Sometimes when my kids get together with their cousins, the two older boys will play with Caleb. And Titus, my third son, and Tiana will play with Alana and Ethan. Every now and then, they will play “house,” and Alana will assume the role of mommy and the other kids will be her “children.” This really would be okay except that for the last two years, Titus has wanted to play the role of “baby.” Now that he is four years old, I really want to move him away from that role. When he acts the part of baby, he reverts to cooing and snuggling under blankets while Alana “takes care of him.” I don’t know why he enjoys being the infant but I think he’s got to graduate from this and diversify his acting portfolio! I’ve told him he can play the role of brother but he doesn’t like that. And then he decided to be an animal but a BABY lion. So he was cooing and snuggling under blankets like a baby lion. What the?! At a certain point, I had to put my foot down. I called up my sister in law, Jenny, and we agreed that Alana could still play house but Titus was not allowed to play the role of a baby. I needed her help to get Alana to comply, too, because she liked having him play the role of baby. I understood where Alana was coming from. Except for our little Tiana, she is surrounded with brothers and boy cousins so getting Titus to play baby was a lot of fun for her. But for Edric and I, this wasn’t a pretend game we wanted Titus to get into. So we made a rule, “No more playing baby.” It was a very clear rule. I reinforced it just a couple days ago.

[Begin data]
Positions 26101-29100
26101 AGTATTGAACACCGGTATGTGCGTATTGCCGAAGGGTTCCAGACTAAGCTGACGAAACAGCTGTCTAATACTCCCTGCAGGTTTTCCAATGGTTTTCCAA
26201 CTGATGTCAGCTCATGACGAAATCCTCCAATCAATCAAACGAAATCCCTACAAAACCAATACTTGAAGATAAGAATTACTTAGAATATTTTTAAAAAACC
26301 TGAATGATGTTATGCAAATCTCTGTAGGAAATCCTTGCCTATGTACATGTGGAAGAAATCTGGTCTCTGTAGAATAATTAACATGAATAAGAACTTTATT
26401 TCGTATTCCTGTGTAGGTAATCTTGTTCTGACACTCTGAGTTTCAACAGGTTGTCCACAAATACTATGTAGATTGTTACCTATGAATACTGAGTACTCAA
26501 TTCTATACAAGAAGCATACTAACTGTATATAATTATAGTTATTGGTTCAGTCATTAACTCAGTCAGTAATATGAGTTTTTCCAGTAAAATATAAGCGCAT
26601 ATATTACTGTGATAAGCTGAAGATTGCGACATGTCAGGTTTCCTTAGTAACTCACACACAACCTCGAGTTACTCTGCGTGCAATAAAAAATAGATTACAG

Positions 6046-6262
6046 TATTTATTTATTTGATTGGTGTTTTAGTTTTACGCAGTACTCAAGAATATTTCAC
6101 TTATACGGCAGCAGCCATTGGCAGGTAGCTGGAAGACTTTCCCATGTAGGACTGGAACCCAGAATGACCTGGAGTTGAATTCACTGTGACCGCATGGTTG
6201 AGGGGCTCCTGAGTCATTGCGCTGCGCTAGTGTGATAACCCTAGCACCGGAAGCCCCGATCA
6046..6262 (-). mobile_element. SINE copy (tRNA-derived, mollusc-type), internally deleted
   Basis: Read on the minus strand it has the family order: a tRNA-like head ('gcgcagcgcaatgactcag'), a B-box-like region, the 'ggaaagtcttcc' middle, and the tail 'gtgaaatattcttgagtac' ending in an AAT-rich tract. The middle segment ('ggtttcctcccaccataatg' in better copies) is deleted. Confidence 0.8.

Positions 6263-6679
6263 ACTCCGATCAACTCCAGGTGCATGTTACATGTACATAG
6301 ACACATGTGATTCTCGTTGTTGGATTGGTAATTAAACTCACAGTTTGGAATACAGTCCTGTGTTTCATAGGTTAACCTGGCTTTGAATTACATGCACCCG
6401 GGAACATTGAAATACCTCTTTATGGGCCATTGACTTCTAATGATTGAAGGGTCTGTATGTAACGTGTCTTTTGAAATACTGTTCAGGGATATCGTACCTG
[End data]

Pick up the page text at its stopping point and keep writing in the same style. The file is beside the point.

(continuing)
And then today…
We were sitting around the dinner table when Edan said, “I don’t want Titus to get hurt,” and he burst into tears. What in the world was going on? “What’s wrong? What happened?” I had no idea what this was all about. And then he said, “Titus was ACTING like a baby.” I looked over at Titus who had half a Cheeto in his mouth, totally oblivious, and asked, “Did you play baby with Alana again?” He said, “No.” Elijah came in to explain everything. (He likes to do this. To clarify. To give the details.) “Titus was not playing baby. He was acting like a baby when he was in our cousin’s house.”
So I turned to Titus again. “Titus, remember what we learned about truthfulness. Did you play baby?” He responded with a “No.” “Okay, I trust you. Remember, you are not supposed to play baby.” He acknowledged me. The issue was over. I did not spank him for this because playing baby in a game of “house-house” is different than acting like a baby. The first would have been disobedience to a command. The second could have been a response triggered by a number of factors. So I let it go. Titus went on eating his Cheetos.
In the meantime, Edan, who had been so troubled about having to tell on his brother, had calmed down. I took him aside to talk to him about what happened. And I found out that he was convicted to tell me the truth but he struggled with the idea that his revelation might merit his brother a spanking. He didn’t want to have to put Titus in that predicament. He was concerned that Titus would have to suffer pain for his wrong (which turned out NOT to be an act of disobedience).
It’s instances like these that I appreciate the hearts of my kids. They aren’t perfect children but they genuinely care about one another and look out for each other. At the same time, they are learning to discern right from wrong and what it means to make hard choices. It was a hard choice for Edan to make — to tell or not to tell. He wanted to tell because he knew that if Titus was wrong, he needed to be disciplined for it. But he struggled because he wanted to protect Titus from the pain of discipline. He could have kept quiet but his conscience would have bothered him and he knew this.
As I reflected on what happened between my boys, it made me think of how we too come up to forks in the road of life. Which path is the uncomfortable choice that risks momentary pain but leads to righteousness? Which one is the easier choice that trades temporary peace for a defiled conscience? May we be discerning enough to know the difference and bold enough to choose what is right.